The Calibrator then uses a setup CD or a test pattern generator to check all settings on the TV to make sure it looks optimal. This includes properly adjusting the contrast and brightness controls to make sure the TV is as bright as your viewing environment should be, and has the best possible black level without obscuring the shadow details.

  color temperature "height =" 0 "width =" 370 "data-original =" https://cnet3.cbsistatic.com/img/KQt5aVZoy2sKkpIp_JxTCjv37BE=/370x0/2011/06/26/b20a66fd-fdbf-11e2-8c7c -d4ae52e62bcc / House_Master_610x769.jpg

What different color temperatures look like. The middle picture is the original. The top is too warm. The picture below – too cool – is what most televisions look like when unpacked.


Geoffrey Morrison / CNET

You can do everything you have described above with one of the above setup discs. The next step is not possible.

If you adjust the color temperature of a TV correctly, you can not really do it with your eye. Sure, you may think that you have selected the right temperature just by looking at it, but as I explain in my article on the color temperature it is almost impossible to get it right. Look at the three pictures on the right. What is right?

When it comes to color temperature, the eye can be deceived, so a calibrator uses a meter to measure the color temperature of the display. (CNET uses a Konica Minolta CS-2000 spectroradiometer for this.)

The goal is to bring white as close as possible to the D6500 standard used in the world of film and television. This will ensure that your TV looks as close as possible to what the director of the movie or television program intended.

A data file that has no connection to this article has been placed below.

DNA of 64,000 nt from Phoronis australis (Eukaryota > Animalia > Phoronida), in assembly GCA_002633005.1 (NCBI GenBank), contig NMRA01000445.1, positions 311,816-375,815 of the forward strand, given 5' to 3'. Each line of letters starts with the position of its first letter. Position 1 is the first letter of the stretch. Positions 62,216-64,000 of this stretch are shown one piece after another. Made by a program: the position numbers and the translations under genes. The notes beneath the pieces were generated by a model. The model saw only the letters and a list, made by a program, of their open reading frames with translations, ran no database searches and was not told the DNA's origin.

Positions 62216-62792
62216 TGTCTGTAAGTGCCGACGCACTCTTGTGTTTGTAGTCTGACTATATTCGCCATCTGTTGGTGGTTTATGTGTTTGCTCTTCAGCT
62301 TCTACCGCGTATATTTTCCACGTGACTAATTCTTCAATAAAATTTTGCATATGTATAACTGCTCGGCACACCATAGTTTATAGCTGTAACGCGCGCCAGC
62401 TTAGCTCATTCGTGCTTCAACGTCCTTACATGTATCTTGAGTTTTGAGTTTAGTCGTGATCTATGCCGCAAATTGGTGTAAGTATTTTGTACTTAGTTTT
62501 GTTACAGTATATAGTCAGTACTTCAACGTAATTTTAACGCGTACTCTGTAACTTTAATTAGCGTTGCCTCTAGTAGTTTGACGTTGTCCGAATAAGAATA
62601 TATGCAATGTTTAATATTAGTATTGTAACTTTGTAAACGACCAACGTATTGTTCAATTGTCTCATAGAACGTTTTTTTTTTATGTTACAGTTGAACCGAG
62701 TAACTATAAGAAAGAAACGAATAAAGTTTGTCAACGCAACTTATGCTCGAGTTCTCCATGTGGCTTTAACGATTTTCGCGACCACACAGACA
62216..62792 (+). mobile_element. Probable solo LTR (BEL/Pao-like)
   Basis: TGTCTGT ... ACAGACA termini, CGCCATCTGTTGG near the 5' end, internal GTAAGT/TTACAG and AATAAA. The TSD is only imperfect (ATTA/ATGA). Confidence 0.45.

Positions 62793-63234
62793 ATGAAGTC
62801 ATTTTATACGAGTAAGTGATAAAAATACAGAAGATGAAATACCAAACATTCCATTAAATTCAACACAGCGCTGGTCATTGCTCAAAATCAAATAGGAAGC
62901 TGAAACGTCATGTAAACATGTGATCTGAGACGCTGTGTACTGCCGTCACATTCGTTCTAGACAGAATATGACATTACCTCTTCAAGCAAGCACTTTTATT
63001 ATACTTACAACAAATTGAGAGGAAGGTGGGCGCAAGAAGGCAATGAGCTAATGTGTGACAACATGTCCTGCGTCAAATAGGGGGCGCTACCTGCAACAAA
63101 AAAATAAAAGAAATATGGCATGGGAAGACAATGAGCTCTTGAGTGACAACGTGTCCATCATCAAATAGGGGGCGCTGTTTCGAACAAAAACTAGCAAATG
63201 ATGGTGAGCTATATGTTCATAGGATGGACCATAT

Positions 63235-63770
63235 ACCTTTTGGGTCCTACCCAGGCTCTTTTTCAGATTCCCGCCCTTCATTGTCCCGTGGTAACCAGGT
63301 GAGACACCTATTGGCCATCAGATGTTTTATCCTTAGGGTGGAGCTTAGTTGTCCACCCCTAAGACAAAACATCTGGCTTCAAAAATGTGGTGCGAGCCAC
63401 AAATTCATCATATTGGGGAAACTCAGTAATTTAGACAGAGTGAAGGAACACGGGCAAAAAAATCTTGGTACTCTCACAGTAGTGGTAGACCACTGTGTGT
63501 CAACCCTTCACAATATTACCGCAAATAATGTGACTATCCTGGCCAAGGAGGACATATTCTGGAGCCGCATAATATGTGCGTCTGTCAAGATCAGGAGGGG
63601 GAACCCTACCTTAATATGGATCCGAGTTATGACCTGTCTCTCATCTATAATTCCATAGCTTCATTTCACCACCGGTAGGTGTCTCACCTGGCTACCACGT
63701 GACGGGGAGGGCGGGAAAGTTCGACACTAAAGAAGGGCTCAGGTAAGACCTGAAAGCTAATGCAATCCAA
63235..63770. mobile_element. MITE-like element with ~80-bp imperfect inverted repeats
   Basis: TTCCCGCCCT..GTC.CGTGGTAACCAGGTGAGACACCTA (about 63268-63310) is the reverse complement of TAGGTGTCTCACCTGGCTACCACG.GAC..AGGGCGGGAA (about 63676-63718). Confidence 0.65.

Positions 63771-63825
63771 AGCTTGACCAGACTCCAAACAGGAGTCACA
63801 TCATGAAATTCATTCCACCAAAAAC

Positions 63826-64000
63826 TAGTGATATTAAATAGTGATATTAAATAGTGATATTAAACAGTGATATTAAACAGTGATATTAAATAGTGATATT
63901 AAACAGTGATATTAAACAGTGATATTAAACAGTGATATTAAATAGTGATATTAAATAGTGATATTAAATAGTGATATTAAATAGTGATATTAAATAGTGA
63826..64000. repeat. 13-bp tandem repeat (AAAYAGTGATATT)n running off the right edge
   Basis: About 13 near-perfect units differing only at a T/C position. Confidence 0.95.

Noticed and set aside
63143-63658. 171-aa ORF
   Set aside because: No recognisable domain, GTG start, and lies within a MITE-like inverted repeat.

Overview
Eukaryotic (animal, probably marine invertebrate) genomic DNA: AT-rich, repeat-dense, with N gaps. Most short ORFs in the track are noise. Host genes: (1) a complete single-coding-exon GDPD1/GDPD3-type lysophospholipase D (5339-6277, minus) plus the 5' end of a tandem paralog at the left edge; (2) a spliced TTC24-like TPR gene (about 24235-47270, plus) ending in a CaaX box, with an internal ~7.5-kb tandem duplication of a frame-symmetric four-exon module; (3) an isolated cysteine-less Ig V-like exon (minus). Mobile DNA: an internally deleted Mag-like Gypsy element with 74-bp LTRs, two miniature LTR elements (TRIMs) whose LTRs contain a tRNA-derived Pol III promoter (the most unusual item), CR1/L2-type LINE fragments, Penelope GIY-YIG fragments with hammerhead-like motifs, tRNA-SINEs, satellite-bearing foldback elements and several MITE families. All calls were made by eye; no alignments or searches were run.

Some TVs also allow adjustment of the actual color points, so a calibrator can make all colors more realistic. Properly done and on televisions that support this, this is one of my favorite aspects of calibration. I love accurate colors and would not own a TV that does not have accurate colors. Not all calibrators can accurately set the color dots as this will depend on the meters used and the controls available on your TV. If that interests you, you should inquire in advance.

To add another wrinkle, today's high-dynamic and color-scale televisions require additional, specialized calibration. Again, this requires special training and equipment and should be discussed before hiring a calibrator.

The Benefits

A properly calibrated television will probably look more appealing to the eye and may consume less power, even longer, depending on the light output thereafter. This is because a calibrated TV generally has a darker image than the default "Burner Mode" settings. Since the TV produces less light, it consumes less power and can enjoy a longer life thanks to the lower load on the light generating parts of the TV. This is especially true for OLED TVs, but also for LCDs.